The regional directors of the World Health Organization and United Nations agencies have recorded137 attacks on health care facilities in Gaza since the fighting began, resulting in 521 people killed and 686 injured. According to the groups, 16 health care workers have been killed and 38 have been injured on duty.
"Decisive international action is needed now to secure an immediate humanitarian ceasefire and prevent further loss of life, and preserve what's left of the health care system in Gaza," the groups said Sunday in a joint statement.
Robert Mardini, director-general of the International Committee of the Red Cross, said on social media that the "unbearably desperate" situation at Al-Shifa Hospital must stop. United Nations humanitarian chief Martin Griffiths said there can be "no justification for acts of war in health care facilities."
Israel has not allowed any fuel to enter Gaza for more than a month. Israeli officials have confirmed that the military continues to clash with Hamas militants in the vicinity of hospitals in the Gaza Strip, but said Al-Shifa is not under siege.
Meanwhile, the Palestine Red Crescent Society said on social media that Gaza City's Al-Quds Hospital is "out of service and no longer operational" because of "the depletion of available fuel and power outage." The PRCS, which runs Al-Quds Hospital, said hundreds of patients were trapped and 14,000 people were sheltering there.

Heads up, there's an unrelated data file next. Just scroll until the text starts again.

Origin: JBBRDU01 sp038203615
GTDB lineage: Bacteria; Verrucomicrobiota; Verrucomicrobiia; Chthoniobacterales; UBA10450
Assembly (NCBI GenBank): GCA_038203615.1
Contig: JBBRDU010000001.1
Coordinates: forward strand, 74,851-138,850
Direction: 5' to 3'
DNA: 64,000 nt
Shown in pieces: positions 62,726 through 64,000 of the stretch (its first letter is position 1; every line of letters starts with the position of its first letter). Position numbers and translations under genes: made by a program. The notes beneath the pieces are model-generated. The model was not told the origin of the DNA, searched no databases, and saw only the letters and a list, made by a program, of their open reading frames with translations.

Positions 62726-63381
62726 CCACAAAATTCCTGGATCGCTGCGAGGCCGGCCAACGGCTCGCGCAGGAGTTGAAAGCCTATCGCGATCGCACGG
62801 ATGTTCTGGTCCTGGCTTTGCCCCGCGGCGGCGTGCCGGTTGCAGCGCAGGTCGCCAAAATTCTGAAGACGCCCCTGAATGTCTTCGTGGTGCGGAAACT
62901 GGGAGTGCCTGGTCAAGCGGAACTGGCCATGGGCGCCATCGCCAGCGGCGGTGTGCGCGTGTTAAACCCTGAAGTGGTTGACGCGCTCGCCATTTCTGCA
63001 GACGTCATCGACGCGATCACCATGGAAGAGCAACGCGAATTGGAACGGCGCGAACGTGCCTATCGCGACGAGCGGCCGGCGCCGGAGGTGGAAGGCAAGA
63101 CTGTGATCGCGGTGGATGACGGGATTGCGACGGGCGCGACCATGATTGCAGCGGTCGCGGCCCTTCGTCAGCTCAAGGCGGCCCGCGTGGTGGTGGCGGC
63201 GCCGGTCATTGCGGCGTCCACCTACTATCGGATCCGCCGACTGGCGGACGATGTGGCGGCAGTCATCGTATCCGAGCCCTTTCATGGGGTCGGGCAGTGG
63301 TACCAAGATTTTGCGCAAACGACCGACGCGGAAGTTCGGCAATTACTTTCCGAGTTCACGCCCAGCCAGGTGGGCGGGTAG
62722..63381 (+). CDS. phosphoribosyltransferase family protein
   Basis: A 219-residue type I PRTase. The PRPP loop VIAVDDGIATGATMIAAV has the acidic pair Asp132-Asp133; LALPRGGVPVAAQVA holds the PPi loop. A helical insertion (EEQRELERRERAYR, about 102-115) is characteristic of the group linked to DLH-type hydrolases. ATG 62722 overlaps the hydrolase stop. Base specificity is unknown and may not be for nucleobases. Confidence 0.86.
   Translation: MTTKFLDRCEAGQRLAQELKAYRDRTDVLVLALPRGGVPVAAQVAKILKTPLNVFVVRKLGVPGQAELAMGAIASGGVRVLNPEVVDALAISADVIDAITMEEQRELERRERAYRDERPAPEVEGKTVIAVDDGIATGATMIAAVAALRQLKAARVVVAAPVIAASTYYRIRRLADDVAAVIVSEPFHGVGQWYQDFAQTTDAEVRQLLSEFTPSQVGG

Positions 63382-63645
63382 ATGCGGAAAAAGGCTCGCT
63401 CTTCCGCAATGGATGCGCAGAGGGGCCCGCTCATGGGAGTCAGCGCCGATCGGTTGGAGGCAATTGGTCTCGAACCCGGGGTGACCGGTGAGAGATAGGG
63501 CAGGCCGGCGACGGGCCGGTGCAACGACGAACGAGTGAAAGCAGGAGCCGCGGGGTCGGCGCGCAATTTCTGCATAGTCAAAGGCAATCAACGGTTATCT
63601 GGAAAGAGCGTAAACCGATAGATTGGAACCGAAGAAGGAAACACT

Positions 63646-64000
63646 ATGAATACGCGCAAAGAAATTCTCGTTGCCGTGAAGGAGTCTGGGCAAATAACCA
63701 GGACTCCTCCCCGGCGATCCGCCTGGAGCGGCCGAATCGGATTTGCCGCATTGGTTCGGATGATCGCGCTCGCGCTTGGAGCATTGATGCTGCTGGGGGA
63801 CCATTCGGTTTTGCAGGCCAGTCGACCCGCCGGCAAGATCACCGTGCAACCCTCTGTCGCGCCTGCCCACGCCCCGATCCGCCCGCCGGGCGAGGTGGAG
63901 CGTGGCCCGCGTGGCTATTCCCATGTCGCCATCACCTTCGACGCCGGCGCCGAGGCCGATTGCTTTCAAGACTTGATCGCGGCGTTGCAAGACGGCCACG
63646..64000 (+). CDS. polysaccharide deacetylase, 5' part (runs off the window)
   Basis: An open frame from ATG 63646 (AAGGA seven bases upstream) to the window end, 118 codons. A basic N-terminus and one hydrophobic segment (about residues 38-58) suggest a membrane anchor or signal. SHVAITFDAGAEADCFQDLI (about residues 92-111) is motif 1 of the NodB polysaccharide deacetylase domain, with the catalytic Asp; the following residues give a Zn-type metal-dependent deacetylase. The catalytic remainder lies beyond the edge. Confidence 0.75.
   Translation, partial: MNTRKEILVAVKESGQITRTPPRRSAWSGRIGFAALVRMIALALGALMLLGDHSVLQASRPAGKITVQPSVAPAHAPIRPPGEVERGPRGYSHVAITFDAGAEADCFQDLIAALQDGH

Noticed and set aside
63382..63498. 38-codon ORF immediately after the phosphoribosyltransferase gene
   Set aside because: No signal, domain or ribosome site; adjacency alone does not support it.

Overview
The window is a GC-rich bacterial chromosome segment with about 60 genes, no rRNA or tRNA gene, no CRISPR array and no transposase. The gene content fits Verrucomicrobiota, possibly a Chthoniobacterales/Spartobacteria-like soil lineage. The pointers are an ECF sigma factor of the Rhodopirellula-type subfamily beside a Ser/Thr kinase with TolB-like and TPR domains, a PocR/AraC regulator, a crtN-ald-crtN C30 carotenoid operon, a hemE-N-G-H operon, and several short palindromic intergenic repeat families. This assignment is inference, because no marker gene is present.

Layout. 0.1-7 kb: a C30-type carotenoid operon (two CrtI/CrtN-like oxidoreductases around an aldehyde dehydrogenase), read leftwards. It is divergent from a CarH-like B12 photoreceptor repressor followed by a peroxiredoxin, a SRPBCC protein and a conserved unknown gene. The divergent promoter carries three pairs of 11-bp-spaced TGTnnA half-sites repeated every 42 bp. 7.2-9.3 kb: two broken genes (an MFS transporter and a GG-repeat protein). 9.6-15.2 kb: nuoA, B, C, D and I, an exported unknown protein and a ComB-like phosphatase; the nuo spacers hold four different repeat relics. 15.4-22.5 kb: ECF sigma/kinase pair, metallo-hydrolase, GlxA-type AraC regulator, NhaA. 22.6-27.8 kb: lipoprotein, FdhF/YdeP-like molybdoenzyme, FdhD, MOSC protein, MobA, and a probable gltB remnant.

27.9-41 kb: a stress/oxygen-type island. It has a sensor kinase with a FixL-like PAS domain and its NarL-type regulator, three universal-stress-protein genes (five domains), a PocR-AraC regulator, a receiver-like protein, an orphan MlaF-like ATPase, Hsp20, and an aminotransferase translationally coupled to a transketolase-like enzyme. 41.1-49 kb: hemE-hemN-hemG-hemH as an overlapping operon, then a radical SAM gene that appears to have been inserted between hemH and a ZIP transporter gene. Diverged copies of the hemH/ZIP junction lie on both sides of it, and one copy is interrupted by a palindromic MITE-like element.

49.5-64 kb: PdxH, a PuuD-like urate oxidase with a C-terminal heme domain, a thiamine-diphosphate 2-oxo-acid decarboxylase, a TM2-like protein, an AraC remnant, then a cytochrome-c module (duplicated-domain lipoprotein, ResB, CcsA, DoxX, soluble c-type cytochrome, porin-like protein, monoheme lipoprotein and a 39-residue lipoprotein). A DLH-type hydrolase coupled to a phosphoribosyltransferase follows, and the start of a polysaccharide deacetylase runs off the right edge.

On Saturday, Israel demanded the evacuation of Gaza hospitals and accused Hamas of using human shields in the facilities.
"The hospitals need to be evacuated so we can deal with Hamas," Lt. Col. Peter Lerner, a spokesman for Israel's military, told reporters.
Those who do manage to evacuate still face Israeli airstrikes in southern Gaza, where the United Nations says its shelters have only one shower for 700 people.
Meanwhile, thousands rallied in Israel Saturday night for the return of about 240 hostages held in Gaza.
No cease-fire until all hostages are released, Netanyahu says
As fighting continues, Netanyahu said he does not anticipate Israel's military operation to last as long as it had for the U.S. to fight ISIS or al-Qaida.
"It took you many years. I don't think it's going to be many years. But I've set targets and not a deadline," he said on Meet the Press.
On Saturday, in a televised speech, Netanyahu said there would be no cease-fire until all hostages are released.
He also said Israel was forging ahead with his vision for post-war Gaza, which clashes with Washington's ideas. Netanyahu said Gaza will be demilitarized and Israel will maintain security control for the foreseeable future, saying that the Palestinian Authority would have no role there.
Washington has tried to discourage Israel from reoccupying Gaza. Secretary of State Antony Blinken has said the U.S. envisions a Palestinian government in both Gaza and the Israeli-occupied West Bank as a step toward Palestinian statehood, which Netanyahu staunchly opposes.
The Palestinian Health Ministry reports more than 11,000 people in Gaza have been killed in Israeli military operations since the Oct. 7 Hamas-led attack on Israel that killed about 1,200 people.
NPR's Juliana Kim and James Doubek contributed reporting.